Engagement ring

Engagement ring buying guide

Learn the essentials of choosing the right ring

You’ve fallen in love and decided to make it official. Use our engagement ring buying guide to find the perfect ring for that perfect someone.

Know your budget

First, have an idea of what you can spend and your target price range. Keep in mind that a debt-free future is more important than spending your life’s savings.

Find out her ring size

If you’re picking out the ring alone and planning a surprise for her, it’s imperative you know her ring size. If you are choosing the ring together, get her ring finger properly measured in-store. However if you’re planning to surprise her, take notice of a ring she wears on her ring finger, take it from her jewelry box when she is sleeping, or when she's out, and get it measured at your local jeweler. Be sure to put it back as soon as possible so she’s not suspicious!

Research her style

To find a ring that represents her personal style and taste, notice the types of accessories she wears every day. Does she prefer gold or silver, big and glitzy, or small and simple? Look at the items already in her jewelry box and what she likes to wear day-to-day. Also consider her lifestyle and regular activities. Knowing her personality and style will help guide you to find what’s right.

Choose the band

Engagement bands come in a variety of metals including yellow gold, rose gold, white gold, platinum or silver. Understanding the differences between metals will help you choose the best option for her.

  • Platinum: The most durable of the metals, platinum will last a long time; however, it can dull quicker than gold.
  • White gold: Gold tends to be easier to buff and polish because it’s a softer metal. Because of this, it can wear down faster and after 15-20 years it may have to be replaced.
  • Silver: If she prefers a silver tone, choose sterling silver or Mexican silver; traditional silver is too soft for a ring that will be worn for several years. More durable alternatives include platinum or white gold. Sterling silver will need to be polished more frequently than the other metals.
  • Yellow gold: For an eternally classic style, choose a traditional yellow gold band.

Select the diamond

Finally it’s time to choose the right diamond. Use the “four C’s” (cut, color, clarity and carat weight) to guide you in your choice. These four features will influence the cost and quality of the diamond. Work with the sales associate to find the right options for you.

  • Cut: This refers to the angles and proportions of the stone. A well-cut diamond reflects light and projects light through the top of the stone. Diamonds cut too deep or too shallow leak light through the bottom and thus loose their sparkle.
  • Color: Diamonds come in a variety of colors although colorless diamonds are the most rare and expensive. Although white diamonds are the most popular, the right color depends on her style and taste.
  • Clarity: The more clear a diamond is, with fewer imperfections, the more expensive it is. The jeweler may refer to the clarity by “inclusions.” Inclusions are the other minerals or tiny fractures in the diamond. The fewer inclusions in the diamond the better. Clarity is measured on a scale. Look for a diamond in the SI1 and SI2 range.
  • Carat weight: Carat refers to the weight of the diamond. The heavier the stone, the more you will end up paying. Through proper mounting and shaping a great jeweler can make a diamond appear larger than the carat weigh may suggest.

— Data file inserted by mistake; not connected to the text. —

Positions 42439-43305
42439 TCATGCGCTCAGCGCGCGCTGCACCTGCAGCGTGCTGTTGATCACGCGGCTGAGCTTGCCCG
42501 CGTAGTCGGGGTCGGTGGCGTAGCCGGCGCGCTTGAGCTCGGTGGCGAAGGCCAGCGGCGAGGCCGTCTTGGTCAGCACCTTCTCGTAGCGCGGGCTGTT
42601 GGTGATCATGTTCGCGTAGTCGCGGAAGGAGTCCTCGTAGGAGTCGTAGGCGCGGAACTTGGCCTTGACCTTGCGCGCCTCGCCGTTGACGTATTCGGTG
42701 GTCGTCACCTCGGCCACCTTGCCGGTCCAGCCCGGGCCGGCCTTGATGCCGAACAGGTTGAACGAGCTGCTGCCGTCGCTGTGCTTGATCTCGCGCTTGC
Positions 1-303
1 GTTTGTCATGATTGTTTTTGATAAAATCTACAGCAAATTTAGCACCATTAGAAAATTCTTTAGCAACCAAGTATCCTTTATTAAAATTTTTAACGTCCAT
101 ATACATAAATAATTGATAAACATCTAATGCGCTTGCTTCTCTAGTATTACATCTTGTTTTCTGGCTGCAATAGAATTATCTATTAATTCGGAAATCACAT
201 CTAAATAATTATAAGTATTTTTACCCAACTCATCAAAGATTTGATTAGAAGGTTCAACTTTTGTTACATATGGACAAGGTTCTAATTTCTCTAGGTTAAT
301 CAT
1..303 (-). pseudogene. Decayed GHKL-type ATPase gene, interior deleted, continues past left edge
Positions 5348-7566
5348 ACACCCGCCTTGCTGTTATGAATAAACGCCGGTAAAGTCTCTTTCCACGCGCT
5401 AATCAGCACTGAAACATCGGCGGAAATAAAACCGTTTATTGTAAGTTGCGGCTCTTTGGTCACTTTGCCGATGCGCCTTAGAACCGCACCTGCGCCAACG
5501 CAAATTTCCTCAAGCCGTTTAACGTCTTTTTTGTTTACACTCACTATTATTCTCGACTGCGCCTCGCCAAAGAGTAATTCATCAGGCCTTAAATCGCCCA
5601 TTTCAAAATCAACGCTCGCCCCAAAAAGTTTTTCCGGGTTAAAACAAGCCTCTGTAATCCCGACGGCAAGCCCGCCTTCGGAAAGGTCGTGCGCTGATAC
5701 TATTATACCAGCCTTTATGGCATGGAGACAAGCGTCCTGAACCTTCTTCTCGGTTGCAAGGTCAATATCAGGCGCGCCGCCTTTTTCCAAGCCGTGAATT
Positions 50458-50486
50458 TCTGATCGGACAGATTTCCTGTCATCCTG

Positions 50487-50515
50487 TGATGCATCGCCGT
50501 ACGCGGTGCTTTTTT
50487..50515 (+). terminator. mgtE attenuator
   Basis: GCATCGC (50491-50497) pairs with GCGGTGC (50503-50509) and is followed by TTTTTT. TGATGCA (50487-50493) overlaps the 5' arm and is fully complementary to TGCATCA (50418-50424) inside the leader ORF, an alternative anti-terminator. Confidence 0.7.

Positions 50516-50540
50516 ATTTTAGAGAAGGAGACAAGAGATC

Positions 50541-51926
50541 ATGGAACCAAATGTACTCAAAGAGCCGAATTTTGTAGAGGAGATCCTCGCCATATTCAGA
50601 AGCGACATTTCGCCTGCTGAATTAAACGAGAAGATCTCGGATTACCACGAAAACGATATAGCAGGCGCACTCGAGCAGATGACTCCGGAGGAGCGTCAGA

Select the diamond shape

After deciding which size and color of diamond she would like, you’ll want to choose the shape. Educate yourself on the various shapes available including princess, round, oval, pear, and heart.

  • Princess: One of the most popular shapes today, princess cuts are square and look fantastic in any setting.
  • Round: Round diamonds are circular, timeless and classic.
  • Oval: Oval diamonds are great for an original and unique style.
  • Pear: A pear shape is oval at the bottom and it meets at a point at the top.
  • Heart: As its name suggests, this is a fun option for the girly girl who wants something special.

Choose the setting

The setting is the way a diamond is placed on the band. You can create a variety of different settings and looks with one of the following settings:

  • Tiffany: Originally from the store itself, this timeless setting sets the ring up a little higher on the band and typically uses a single diamond.
  • Eternity: Creating a fluid string of diamonds, an eternity setting has small diamonds placed next to one another, circling the band.
  • Bezel: Held in place with a metal frame around the circumference of the diamond, this setting can make a diamond look larger and is good for protecting the girdle (the edge around the outer circumference of the diamond).
  • Channel: In this type of setting, the diamonds are set flush between two strips of metal holding them in place with no prongs between the stones. This is a very secure setting and is less likely to get snagged.
  • Pave: Pave refers to a band that is covered in clusters of diamonds, so much that the metal barely shows through.
  • Cluster: A cluster setting sets diamonds close together. Often the stones can be arranged in an abstract shape or formation of a flower.
  • Bar: A bar setting uses a thin bar to hold the diamonds in place on either side. When several diamonds are in a row, you see a bar between each.
  • Tension: A tension setting provides a more modern, sleek style and creates the illusion the diamond is floating.

Give yourself some time to dive in and consider the vast variety of different settings, cuts and clarity of diamonds. Pay attention to what your partner likes and let your instincts lead you the rest of the way. Good luck – and congratulations!

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